That latter point is less of a problem for High Tech High than Australian schools like mine, though. Their policy is that every teacher is on a one year contract, and all principals review and rate their teachers every year and report up. If a teacher isn’t performing, they can get professional development from the school’s own graduate program, or they can be moved on. There were a lot of young teachers.
What PBL might or might not be
And then there were the institutions. My colleague’s report that Jeff Robin offered him a beer from under his desk during class was legend as soon as it passed his lips on the first day, but when we met with Jeff, self-proclaimed guru of Project Based Learning – the High Tech High way – you could see why everyone is both wary and in awe of him. I liked Jeff and awful lot. Just about everything he said rang a chord with something I believed or taught me something.
He often offered black and white accounts of how things needed to work, wore his principles on his sleeve, but not as a tyrant – as a passionate educator who cares about nothing more than his students’ work. The number one lesson we learnt from Jeff about PBL was the importance of doing the project yourself first. Jeff taught us that every hour it takes him to make a project will be about a day for a class of students. He designs units of work with another teacher from another faculty (Larry told us Visual Arts, Jeff’s subject, has proven better combined with the sciences than maths), and then takes time to do every part of that project himself.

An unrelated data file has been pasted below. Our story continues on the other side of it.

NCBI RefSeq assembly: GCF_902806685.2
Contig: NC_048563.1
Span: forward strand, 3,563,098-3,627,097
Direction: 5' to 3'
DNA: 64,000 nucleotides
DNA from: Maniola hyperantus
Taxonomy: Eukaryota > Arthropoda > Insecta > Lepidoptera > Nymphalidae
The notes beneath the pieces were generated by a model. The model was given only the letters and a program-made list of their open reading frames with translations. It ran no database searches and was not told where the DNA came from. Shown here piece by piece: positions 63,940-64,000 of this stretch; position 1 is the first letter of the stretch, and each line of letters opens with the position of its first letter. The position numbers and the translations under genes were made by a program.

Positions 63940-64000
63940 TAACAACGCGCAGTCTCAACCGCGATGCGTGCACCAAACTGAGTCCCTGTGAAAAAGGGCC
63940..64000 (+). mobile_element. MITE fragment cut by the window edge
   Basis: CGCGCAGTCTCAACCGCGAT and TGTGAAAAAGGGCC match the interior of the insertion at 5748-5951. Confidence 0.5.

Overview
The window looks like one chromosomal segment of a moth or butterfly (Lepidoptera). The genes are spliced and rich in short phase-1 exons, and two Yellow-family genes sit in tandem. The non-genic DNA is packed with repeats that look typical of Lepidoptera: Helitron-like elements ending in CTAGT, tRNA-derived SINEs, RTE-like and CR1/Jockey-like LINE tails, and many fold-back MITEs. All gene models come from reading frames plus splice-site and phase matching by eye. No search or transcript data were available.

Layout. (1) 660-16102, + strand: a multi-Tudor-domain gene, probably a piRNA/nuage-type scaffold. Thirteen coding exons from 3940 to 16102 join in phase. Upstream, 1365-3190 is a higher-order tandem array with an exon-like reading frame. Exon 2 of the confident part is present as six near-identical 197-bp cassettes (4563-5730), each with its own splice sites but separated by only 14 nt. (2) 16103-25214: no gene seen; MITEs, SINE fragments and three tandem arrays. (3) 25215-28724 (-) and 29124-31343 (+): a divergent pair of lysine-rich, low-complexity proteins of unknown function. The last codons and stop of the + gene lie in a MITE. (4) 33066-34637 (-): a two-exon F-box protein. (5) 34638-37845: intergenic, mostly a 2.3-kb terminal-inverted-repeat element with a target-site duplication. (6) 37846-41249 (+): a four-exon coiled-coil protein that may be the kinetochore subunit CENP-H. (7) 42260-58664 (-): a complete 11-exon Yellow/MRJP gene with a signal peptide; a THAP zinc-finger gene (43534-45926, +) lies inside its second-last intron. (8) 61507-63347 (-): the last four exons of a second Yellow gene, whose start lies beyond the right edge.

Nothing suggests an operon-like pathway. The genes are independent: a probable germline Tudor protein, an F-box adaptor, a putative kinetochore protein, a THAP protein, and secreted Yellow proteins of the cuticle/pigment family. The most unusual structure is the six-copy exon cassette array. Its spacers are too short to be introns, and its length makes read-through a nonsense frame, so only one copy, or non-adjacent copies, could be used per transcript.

The program of work can then be reverse-engineered; the teacher knowing every step and what skills a student will learn, the outcomes that can be assessed, and so on. But there’s a second benefit: you’ll have designed a project you’re passionate enough about to do yourself, and so you’ll have a great model and energy about teaching it. Models are important to Jeff – he refers the projects to the models he uses and shares then with the students: “Everybody has to have a master”, as he put it. It’s impossible to summarise everything that Jeff taught me here, but he has made a series of videos on his website (Robin 2012) that all of my MTeach students will be watching next year.
The other principle that we saw again and again at HTH was the importance of a showcase at the end of each project. Being there at the end of the school year we were lucky enough to attend poetry readings, exhibitions of medieval machinery, and POLs (Presentations of Learning). The latter are summaries of what a student has achieved over a longer time period, such as the whole year, and are given to two or more teachers and their classmates at once.
Students don’t just list off the projects they completed; they discuss their personal attributes, their strengths, and how they worked on their weaknesses over the year. No wonder they come across so mature. I was lucky enough to be in attendance in a Media Arts POL with my partner teacher Blair Hatch where they were one teacher short. I stepped in, asking students about their work – not to try to catch them out, but genuinely out of interest to find out how they had made artifacts, what their models were, and why.
And we learned more at HTH. I must share with you the process teachers go through to critique each others’ work, the cross-curricular unit of work I created with the HTH framework (yes, I’ve done it myself first), and also the discussions I had with HTH teachers and administrators about music education. That will have to be another blog.